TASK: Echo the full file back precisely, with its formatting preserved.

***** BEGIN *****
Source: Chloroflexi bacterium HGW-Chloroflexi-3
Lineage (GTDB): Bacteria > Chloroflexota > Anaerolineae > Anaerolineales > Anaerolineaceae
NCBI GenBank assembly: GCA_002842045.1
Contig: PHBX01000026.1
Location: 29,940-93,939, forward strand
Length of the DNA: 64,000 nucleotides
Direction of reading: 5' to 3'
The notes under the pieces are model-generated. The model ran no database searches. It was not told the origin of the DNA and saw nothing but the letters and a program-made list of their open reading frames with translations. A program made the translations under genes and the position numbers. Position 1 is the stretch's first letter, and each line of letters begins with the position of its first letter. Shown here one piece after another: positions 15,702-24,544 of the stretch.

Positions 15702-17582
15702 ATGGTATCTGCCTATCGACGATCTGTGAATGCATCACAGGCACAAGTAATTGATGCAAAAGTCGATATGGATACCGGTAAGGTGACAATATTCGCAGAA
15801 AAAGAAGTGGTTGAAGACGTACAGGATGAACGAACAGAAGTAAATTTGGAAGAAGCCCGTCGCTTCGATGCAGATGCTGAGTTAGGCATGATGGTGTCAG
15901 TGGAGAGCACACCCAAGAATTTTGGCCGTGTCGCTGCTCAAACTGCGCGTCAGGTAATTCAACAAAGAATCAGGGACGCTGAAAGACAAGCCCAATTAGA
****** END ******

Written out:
Source: Chloroflexi bacterium HGW-Chloroflexi-3
Lineage (GTDB): Bacteria > Chloroflexota > Anaerolineae > Anaerolineales > Anaerolineaceae
NCBI GenBank assembly: GCA_002842045.1
Contig: PHBX01000026.1
Location: 29,940-93,939, forward strand
Length of the DNA: 64,000 nucleotides
Direction of reading: 5' to 3'
The notes under the pieces are model-generated. The model ran no database searches. It was not told the origin of the DNA and saw nothing but the letters and a program-made list of their open reading frames with translations. A program made the translations under genes and the position numbers. Position 1 is the stretch's first letter, and each line of letters begins with the position of its first letter. Shown here one piece after another: positions 15,702-24,544 of the stretch.

Positions 15702-17582
15702 ATGGTATCTGCCTATCGACGATCTGTGAATGCATCACAGGCACAAGTAATTGATGCAAAAGTCGATATGGATACCGGTAAGGTGACAATATTCGCAGAA
15801 AAAGAAGTGGTTGAAGACGTACAGGATGAACGAACAGAAGTAAATTTGGAAGAAGCCCGTCGCTTCGATGCAGATGCTGAGTTAGGCATGATGGTGTCAG
15901 TGGAGAGCACACCCAAGAATTTTGGCCGTGTCGCTGCTCAAACTGCGCGTCAGGTAATTCAACAAAGAATCAGGGACGCTGAAAGACAAGCCCAATTAGA